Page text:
The problem could be more interesting if duplicates were allowed.

      int maxChunksToSorted(vector<int>& arr) {
        int cur =arr[0], retVal=0, n=arr.size();
        for(int i=0; i<n; i++){
          while(i<n){
            cur=max(cur, arr[i]); 
            if(cur<=i) break;
            i++;
          }
          retVal++;
        }
        return retVal;
    

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    H

    @lookforlohith this failed in

    [4,2,2,1,1]
    

    case


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    A

    @han9758 that is a test case for Max Chunks to Make Sorted II, this problem states that all values in the array are unique.


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    L

    @han9758
    awesome han !! Im thinking that [4,2,2] [1] [1] is the answer? but sorting them and concatenating them would give 2 2 4 1 1 which is not sorted and the question doesnot clearly explain it, but thanks


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    L

    @han9758
    thanks for identifying that as a corner case, I still think its a o(n) and here is my modification

    public class Solution {

    public static void main(String str[]){
    	int[] arr = {2,1,3,4,4};
    	System.out.println(maxChunksToSorted(arr));
    	
    }
    public static int maxChunksToSorted(int[] arr) {
    
    	if (arr == null)
    		return -1;
    	if (arr.length == 1)
    		return 1;
    	int count = 0;
    	boolean isReducing = false;
    	for (int i = 1; i < arr.length; i++) {
    		if (arr[i] > arr[i - 1]) {
    			count++;
    			isReducing = false;
    		}if (arr[i] == arr[i - 1]) {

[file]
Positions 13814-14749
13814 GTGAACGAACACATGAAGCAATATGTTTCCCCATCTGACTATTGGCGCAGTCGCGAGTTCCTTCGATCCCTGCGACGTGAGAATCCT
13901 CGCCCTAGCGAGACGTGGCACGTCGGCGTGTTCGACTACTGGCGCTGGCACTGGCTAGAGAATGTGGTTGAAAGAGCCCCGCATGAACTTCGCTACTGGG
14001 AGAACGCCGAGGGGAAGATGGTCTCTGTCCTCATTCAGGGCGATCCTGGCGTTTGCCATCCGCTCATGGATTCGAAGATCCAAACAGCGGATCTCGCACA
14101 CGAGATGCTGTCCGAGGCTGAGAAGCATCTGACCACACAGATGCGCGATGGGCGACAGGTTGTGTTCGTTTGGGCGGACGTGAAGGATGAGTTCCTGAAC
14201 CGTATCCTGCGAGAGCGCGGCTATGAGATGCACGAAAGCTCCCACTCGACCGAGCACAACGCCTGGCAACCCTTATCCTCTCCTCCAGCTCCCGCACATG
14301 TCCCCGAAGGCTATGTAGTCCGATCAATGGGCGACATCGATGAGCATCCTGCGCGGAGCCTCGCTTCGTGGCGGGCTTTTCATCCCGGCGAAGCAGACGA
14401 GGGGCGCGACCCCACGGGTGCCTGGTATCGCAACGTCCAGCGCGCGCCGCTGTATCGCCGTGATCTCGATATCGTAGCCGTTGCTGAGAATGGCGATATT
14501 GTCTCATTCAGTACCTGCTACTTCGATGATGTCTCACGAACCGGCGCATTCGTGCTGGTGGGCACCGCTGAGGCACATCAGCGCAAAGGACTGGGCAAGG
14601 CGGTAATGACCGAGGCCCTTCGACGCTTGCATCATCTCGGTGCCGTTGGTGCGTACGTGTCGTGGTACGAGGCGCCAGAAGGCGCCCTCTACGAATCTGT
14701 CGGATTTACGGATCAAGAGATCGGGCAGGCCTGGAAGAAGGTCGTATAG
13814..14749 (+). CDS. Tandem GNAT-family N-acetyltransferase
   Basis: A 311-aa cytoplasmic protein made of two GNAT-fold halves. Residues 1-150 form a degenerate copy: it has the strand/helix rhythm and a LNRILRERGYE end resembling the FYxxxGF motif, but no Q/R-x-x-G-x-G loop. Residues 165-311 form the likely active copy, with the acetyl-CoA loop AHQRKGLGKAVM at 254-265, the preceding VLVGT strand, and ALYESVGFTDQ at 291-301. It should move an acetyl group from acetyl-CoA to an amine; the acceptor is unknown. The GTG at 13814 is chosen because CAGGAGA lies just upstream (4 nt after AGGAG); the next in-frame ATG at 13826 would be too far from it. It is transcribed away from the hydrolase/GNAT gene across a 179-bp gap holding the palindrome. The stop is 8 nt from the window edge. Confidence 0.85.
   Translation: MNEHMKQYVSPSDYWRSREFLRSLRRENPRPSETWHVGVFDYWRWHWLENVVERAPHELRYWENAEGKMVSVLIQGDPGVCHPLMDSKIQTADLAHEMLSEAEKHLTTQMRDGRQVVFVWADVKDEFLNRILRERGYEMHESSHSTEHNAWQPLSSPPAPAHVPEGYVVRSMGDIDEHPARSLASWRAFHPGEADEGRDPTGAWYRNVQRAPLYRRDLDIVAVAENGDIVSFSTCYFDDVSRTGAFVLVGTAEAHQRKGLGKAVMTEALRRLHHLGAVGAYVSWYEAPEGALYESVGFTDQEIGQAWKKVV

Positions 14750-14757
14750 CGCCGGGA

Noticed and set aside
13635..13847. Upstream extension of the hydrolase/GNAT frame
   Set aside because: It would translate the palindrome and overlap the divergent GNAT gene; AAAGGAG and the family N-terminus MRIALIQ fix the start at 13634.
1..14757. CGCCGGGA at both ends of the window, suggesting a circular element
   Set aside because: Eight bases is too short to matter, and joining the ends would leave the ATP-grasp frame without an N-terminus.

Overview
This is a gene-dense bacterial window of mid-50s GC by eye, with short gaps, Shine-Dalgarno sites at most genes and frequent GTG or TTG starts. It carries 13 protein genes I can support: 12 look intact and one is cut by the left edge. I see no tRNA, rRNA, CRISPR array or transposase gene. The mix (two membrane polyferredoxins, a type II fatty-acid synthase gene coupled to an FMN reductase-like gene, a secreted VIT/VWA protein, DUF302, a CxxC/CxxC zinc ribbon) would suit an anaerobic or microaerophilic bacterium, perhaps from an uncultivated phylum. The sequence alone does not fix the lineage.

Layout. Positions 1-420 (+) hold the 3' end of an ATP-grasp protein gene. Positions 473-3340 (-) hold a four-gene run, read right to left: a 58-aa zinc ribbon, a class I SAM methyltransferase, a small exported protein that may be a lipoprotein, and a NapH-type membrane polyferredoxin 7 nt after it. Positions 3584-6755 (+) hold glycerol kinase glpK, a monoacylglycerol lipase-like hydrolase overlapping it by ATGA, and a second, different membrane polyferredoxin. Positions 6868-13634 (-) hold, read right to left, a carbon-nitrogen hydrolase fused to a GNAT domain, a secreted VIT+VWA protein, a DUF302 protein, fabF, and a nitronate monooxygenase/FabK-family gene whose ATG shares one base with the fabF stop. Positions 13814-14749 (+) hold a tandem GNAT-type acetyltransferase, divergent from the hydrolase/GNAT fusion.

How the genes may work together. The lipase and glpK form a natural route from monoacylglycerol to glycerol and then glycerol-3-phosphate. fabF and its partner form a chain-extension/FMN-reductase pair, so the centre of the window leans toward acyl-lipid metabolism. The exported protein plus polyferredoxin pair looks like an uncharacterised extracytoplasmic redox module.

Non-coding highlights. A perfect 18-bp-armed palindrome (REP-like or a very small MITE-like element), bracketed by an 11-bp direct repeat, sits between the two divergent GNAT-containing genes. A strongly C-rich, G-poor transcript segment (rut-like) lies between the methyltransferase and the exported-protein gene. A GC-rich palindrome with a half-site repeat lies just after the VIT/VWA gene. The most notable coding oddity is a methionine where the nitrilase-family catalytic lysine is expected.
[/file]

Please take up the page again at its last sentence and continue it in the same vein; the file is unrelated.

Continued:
if(!isReducing)
    				count++;
    		}else{
    			isReducing = true;
    		}
    	}
    
    	return count + 1;
    }
    

    }


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    G

    @awice

    class Solution {
    public:
        
        struct Triplet{
            int start;
            int end;
            int maxSoFar;
        };
        
        using T=Triplet;
        
        int maxChunksToSorted(vector<int>& arr) {
          vector<T> stack;
          if(arr.empty()){
              return 0;
          }
            
          stack.push_back({arr[0],arr[0],arr[0]});      
          for(int i = 1; i < arr.size();){
              if(arr[i] > stack.back().start){
                  stack.push_back({arr[i],arr[i],stack.back().start});
                  i++;
              }
              else{
                  if(arr[i] > stack.back().maxSoFar || stack.size() == 1){
                      stack.back().end = min(arr[i],stack.back().end);
                      i++;
                  }
                  else{
                       auto top = stack.back();
                       stack.pop_back();
                       stack.back().start = top.start;
                       stack.back().end = min(stack.back().end,arr[i]);
                  }
              }
          }
            
          return stack.size();
        }
    };